A Roman Catholic priest involved in the research, design and artwork for ecclesiastical coats of arms for over two decades. Interested in all kinds of heraldry, his area of expertise is Roman Catholic heraldry. He is a Fellow of the American College of Heraldry and on the Committee on Heraldry of the NY Genealogical & Biographical Society. He is also a member of several other heraldic societies and organizations. In addition, he has worked for over 15 years in the field of liturgical study and formation.
In particular, there is a post all of us Catholic bloggers should read. I'll start you out here....
You know there's a lot out there in the blogosphere. More interestingly, there is an awful lot out there about the Church. Some blogs are more philosophical and others focus on matters theological. But all have that same quality in common that is true for any blog: that the opinions of the blogger count more than anyone else's. That is, after all, one of the fun things about having a blog. You get to share your thoughts, however deep or shallow with everyone in the world. If people are going to take the time to read then they must care somewhat about what you have to say. But, bloggers also need to beware. Lots of people like trolling the blogosphere for fun. It is a form of entertainment. They don't take it too seriously and neither should the blogger him/herself. The whole point of blogs is that they are for anyone, not just the experts. Having a blog doesn't suddenly lend more credence to your thoughts and ideas. In fact, from one perspective, given the proliferance of blogs in recent years it may even detract from your credibility.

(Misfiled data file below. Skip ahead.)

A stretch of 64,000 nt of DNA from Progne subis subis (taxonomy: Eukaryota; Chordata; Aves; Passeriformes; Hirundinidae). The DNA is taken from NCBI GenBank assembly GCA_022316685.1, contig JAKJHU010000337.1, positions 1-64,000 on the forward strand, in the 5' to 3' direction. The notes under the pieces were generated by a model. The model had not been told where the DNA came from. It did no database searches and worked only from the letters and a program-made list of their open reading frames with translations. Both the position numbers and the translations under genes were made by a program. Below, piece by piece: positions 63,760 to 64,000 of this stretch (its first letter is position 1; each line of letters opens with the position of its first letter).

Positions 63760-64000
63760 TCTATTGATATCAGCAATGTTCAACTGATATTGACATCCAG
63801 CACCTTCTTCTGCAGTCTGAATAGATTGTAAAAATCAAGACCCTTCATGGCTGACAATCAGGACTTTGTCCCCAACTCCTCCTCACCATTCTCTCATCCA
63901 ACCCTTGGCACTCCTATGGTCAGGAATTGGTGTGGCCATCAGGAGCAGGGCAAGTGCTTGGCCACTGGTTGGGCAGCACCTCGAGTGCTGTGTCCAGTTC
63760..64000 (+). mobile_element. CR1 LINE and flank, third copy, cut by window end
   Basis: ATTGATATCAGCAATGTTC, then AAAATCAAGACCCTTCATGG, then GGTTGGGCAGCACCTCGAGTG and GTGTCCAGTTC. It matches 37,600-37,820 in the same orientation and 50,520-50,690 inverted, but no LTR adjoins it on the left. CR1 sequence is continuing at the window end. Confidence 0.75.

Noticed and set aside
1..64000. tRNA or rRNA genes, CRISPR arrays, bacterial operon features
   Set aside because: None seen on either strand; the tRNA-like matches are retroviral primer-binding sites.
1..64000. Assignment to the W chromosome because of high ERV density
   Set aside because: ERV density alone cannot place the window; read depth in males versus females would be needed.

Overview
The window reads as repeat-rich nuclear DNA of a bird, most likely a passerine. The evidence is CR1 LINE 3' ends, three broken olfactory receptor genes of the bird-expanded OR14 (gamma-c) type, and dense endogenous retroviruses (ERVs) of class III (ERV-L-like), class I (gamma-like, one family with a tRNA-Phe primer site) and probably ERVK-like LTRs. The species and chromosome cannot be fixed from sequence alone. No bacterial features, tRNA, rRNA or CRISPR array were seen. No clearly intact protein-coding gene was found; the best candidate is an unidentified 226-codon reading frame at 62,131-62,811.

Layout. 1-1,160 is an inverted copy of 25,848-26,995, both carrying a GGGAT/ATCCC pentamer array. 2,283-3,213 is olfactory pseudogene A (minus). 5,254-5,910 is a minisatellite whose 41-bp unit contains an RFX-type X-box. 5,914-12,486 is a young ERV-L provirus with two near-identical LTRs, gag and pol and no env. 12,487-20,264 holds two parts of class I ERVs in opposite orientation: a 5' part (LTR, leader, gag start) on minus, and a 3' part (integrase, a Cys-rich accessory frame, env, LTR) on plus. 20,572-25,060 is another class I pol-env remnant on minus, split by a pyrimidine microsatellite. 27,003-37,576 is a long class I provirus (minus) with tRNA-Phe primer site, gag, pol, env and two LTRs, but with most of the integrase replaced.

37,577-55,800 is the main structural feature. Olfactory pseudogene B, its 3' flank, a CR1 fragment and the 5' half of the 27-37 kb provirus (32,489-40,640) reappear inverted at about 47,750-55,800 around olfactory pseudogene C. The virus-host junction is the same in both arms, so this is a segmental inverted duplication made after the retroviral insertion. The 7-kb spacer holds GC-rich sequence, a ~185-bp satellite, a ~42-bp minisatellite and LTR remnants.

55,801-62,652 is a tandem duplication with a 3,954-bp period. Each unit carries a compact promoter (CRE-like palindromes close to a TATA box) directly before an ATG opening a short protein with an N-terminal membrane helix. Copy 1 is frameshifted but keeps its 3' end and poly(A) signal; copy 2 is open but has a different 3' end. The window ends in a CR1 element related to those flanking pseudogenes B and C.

Continue reading Guy Sylvester....
His blog is entitled Shouts in the Piazza
Integrity and Uprightness in Catholic Blogging
We could really use priests to discuss - generically and without finger pointing - some of the things they see in Catholic blogging circles which fly in the face of Christian charity, the CCC, and the ten commandments. We are a poorly catechized generation, and sometimes it is not easy to identify with the old definitions of certain sins, as they apply to our electronic world. I hope I can encourage any priests reading this blog to take up this cause to raise the bar in the "cyber parish" by making some posts periodically to address this issue.